Case Law: GATX Corp. v. Appalachian Fuels, LLC

Friday, February 11, 2011 by Thought Leadership Team

Court Denies Subject Matter Waiver Absent An Attempt to Gain a Tactical Advantage

GATX Corp. v. Appalachian Fuels, LLC, 2010 WL 5067688 (E.D. Ky. Dec. 7, 2010). In this litigation regarding an alleged breach of two leases, the defendant argued the plaintiff intentionally produced hundreds of documents protected by privilege which resulted in a subject matter waiver under Fed.R.Evid. 502. Upon review of over 200 produced documents, the court determined that roughly 25 e-mail communications contained privileged material. In disagreeing with the plaintiff’s claim that these documents were inadvertently produced, the court found that the plaintiff did not demonstrate the steps it took to comply with 502(b) as it failed to identify which document(s) it sought the return of. Noting that attorney-client privilege waiver does not automatically lead to subject matter waiver, the court found that the relatively low number of privileged documents produced did not necessarily warrant a finding that the disclosure was intentional. Further, the court noted that subject matter waiver exists only in cases where a party deliberately discloses privileged information in an attempt to gain a tactical advantage and, because the plaintiff did not use privilege as both a “shield and a sword,” subject matter waiver did not extend to documents withheld in the privilege log.


The issue of subject matter waiver is one that can strike fear in the hearts of counsel. As is the case with most ediscovery issues, not all courts are aligned on this topic. According to the District Court of the District of Columbia, Fed.R.Evid. 502 abolished the “dreaded subject-matter waiver.” The court in that case dismissed the defendants’ arguments that the disclosure of non-privileged information should constitute a waiver of privileged information of the same subject matter, noting the assertion was “flat out wrong,” since the question is whether the information, both disclosed and undisclosed, shares the same subject matter and ought in fairness to be considered together. Trustees of Elec. Workers Local No. 26 Pension Trust Fund v. Trust Fund Advisors, Inc., 2010 WL 558719 (D.D.C. Feb. 12, 2010).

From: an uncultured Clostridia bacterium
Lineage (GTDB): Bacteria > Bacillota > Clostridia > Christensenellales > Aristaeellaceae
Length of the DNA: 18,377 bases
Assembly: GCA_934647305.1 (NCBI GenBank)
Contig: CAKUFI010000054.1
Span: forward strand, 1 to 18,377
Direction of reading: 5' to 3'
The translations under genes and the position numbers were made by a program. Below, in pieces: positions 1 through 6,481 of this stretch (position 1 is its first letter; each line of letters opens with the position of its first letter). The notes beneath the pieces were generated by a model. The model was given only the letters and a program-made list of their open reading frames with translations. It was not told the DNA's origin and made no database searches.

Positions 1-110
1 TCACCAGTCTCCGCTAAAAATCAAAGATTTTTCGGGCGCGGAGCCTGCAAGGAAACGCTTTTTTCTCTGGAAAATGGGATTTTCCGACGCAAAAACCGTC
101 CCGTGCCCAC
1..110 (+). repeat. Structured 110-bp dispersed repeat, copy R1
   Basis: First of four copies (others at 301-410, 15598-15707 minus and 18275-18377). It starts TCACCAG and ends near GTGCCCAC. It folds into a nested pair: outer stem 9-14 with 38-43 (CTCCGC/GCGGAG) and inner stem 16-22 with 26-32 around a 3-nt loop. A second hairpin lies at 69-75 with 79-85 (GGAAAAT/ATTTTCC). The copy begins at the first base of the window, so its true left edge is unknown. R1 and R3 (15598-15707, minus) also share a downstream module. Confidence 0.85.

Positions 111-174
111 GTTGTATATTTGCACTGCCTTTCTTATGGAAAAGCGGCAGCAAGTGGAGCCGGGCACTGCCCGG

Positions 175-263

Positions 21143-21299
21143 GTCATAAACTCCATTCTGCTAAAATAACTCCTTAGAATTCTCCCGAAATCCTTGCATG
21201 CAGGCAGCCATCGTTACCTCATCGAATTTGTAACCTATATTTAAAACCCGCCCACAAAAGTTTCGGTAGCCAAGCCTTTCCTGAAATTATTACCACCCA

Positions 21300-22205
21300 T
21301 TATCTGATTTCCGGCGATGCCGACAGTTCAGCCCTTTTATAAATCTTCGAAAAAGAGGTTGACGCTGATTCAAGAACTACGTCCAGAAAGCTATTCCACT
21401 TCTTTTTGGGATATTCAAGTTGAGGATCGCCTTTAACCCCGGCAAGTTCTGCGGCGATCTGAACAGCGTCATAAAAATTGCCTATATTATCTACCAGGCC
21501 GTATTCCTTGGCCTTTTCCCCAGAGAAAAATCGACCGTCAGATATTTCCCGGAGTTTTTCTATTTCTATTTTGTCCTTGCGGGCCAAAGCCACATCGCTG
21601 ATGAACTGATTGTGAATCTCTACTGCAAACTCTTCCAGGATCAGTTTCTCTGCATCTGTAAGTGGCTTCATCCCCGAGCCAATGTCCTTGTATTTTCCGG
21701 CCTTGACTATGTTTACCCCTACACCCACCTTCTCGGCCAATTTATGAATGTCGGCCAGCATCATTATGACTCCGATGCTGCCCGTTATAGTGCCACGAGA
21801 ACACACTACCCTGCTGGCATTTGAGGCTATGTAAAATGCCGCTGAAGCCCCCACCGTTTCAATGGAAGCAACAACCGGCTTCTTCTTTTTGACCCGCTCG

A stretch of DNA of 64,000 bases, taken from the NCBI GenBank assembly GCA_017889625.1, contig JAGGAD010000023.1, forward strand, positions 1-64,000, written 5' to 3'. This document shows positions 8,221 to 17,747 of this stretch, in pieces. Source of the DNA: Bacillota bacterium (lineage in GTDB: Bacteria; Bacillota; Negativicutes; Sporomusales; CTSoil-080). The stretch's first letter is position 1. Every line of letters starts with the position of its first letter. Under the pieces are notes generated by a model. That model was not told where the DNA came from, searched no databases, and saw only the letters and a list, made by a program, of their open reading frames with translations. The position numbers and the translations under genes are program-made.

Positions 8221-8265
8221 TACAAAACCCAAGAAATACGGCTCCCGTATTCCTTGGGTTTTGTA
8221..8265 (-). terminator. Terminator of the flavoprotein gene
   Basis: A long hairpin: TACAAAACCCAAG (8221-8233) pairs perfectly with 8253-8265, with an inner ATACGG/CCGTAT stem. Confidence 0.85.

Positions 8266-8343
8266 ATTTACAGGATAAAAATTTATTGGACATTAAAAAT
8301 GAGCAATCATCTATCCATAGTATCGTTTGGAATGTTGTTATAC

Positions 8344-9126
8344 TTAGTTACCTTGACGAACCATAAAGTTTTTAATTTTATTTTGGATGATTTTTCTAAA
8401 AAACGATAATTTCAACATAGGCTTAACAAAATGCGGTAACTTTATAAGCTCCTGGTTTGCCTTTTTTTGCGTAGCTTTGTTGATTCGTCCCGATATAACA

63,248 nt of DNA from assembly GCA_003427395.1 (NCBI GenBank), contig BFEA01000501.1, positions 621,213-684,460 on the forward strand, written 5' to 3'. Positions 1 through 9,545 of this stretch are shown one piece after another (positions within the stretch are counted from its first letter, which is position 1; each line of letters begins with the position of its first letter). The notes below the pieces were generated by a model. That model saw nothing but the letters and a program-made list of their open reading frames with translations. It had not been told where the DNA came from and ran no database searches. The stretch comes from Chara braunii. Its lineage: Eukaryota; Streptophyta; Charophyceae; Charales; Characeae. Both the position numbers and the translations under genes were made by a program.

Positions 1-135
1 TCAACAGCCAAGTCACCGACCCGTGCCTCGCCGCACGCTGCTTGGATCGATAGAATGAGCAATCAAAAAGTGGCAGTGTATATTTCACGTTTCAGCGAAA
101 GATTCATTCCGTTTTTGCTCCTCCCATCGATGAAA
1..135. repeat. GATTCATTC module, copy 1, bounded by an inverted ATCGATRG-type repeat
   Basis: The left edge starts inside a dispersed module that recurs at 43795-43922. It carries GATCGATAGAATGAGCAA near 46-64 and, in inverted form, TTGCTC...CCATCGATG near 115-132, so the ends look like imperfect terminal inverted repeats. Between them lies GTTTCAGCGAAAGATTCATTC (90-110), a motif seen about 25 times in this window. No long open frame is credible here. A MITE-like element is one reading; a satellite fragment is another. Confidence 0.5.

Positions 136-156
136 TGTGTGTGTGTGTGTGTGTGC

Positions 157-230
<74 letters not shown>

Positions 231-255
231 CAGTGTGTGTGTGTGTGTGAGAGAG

In a slightly older case, the Southern District of Florida determined that voluntary disclosure of work product constituted a subject matter waiver under Rule 502. In this case, the plaintiffs sought production of all work product-protected documents related to the subject matter of a privileged memorandum that the defendant voluntarily produced. Following a similar line of logic as in the Trustees case, the court determined that disclosure of work product results in a subject matter waiver only if the additional materials "ought in fairness to be considered together" with the memorandum. Finding a subject matter waiver to be warranted, the court relied on federal case law, interpreting Rule 502(a) to determine that subject matter waiver was limited to fact work product. Therefore, the court granted the plaintiffs' motion in this respect and ordered the defendant to produce fact work product materials. Chick-Fil-A and CFA-NC Townridge Square, LLC v. ExxonMobil Corp., 2009 WL 3763032 (S.D. Fla. Nov. 10, 2009).

Another example is provided by the District of Colorado in a case from December 2009. In that case, the plaintiff filed a motion for determination of privilege waiver regarding a single relevant document, arguing its production resulted in a subject matter waiver. After its initial determination that the document was protected by both attorney-client privilege and work product, the court relied on Fed.R.Evid. 502(b) to establish the scope of the waiver. First, the court determined the disclosure was intentional – not inadvertent – as defined by Rule 502, since it was originally examined and withheld by the defendants' counsel. Citing the defendants' knowledge of the production and failure to take reasonable steps to rectify the erroneous disclosure, the court held that the defendants had intentionally disclosed the material to gain advantage in litigation, which justified a subject matter waiver. Noting the plaintiff was not entitled to a "discovery free-for-all," the court also held that opinion work product would remain protected. Silverstein v. Federal Bureau of Prisons, 2009 WL 4949959 (D. Colo. Dec. 14, 2009).

As these cases attest, it is important for counsel to take reasonable and documented measures to safeguard privileged materials in the event of an inadvertent disclosure to avoid any waiver. While Rule 502 has provided protections, the Rule does not erase the uncomfortable reality that inadvertent disclosure provides the opponent with potentially case-damaging information. Parties should negotiate a court sanctioned protective order to avoid disparate interpretation of the Rule and help protect privilege. Just remember, Rule 502 is not a “get out of jail free” pass to sloppy discovery.